In McNeese v. Board of Education, 373 U.S. 668, 83 S.Ct. 1433, 10 L.Ed.2d 622 (1963), the complaint alleged that the defendant school board required black students to attend classes in a segregated part of the school and use entrances and exits separate from the whites'. The lower court, dismissing the action, held that the administrative remedy provided by the Illinois statute must first be exhausted. The state statute provided that 50 residents of a school district or 10%, whichever is less, could file a complaint with the Superintendent of Public Instruction alleging that a pupil had been discriminated against in a school on account of race. The Superintendent, on notice to the school board, could then put the complaint down for a hearing within a prescribed time. After the hearing, the Superintendent would notify the parties of his decision and, if he decided that the allegations in the complaint were "substantially correct," would request the Illinois Attorney General to bring suit to rectify the practice.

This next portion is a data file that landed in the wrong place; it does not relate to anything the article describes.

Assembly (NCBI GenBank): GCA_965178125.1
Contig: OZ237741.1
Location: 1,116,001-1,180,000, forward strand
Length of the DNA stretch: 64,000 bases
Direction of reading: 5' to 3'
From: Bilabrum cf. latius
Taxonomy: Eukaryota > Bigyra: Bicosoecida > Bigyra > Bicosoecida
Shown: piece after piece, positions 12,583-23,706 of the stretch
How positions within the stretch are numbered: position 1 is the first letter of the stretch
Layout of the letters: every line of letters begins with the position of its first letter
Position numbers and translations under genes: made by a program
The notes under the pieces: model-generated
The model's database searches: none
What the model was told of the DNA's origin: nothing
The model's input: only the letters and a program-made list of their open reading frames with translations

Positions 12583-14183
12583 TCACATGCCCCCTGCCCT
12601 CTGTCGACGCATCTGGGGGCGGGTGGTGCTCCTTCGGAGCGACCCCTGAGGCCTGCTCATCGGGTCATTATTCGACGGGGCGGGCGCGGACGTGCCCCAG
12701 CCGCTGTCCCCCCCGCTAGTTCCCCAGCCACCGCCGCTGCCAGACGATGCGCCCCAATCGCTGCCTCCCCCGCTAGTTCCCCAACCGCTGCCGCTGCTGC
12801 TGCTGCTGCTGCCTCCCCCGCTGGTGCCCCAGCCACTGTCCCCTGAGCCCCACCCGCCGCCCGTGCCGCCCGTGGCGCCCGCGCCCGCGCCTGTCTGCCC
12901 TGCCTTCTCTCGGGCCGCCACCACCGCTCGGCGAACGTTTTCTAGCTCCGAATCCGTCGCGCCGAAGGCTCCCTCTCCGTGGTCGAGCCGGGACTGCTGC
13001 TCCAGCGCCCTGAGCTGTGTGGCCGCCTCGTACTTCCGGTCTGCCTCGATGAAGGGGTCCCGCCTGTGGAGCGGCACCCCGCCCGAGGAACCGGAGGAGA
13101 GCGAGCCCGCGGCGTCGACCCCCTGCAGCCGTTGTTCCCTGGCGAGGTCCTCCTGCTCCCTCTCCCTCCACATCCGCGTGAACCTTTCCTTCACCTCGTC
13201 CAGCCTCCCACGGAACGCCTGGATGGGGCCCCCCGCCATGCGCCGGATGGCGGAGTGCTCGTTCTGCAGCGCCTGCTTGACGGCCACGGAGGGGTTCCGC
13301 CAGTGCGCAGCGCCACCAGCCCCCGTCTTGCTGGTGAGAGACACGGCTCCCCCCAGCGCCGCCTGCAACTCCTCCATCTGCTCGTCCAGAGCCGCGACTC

The Court, in reversing an affirmance of the dismissal, stated:

    We have, however, in the present case no underlying
  issue of state law controlling this litigation. The
  right alleged is as plainly federal in origin and
  nature as those vindicated in Brown v. Board of
  Education, 347 U.S. 483, 74 S.Ct. 686, 98 L.Ed. 873.
  It is immaterial whether respondents' conduct is
  legal or illegal as a matter of state law. . . . Such
  claims are entitled to be adjudicated in the federal
  courts. Id. at 674, 83 S.Ct. at 1437 [footnotes
  omitted].

In Damico v. California, 389 U.S. 416, 88 S.Ct. 526, 19 L.Ed.2d 647 (1967), welfare claimants under California's welfare code sought a declaratory judgment of unconstitutionality against certain of the code's sections and regulations. The three-judge District Court dismissed the complaint solely because "it appear[ed] to the Court that all of the plaintiffs [had] failed to exhaust adequate administrative remedies." The Court, in reversing, stated:

  This was error. In McNeese v. Board of Education,
  373 U.S. 668, 83 S.Ct. 1433, 10 L.Ed.2d 622, noting that
  one of the purposes underlying the Civil Rights Act
  was `to provide a remedy in the federal courts
  supplementary to any remedy any State might have,' .
  . . we held that `relief under the Civil Rights Act
  may not be defeated because relief was not first
  sought ...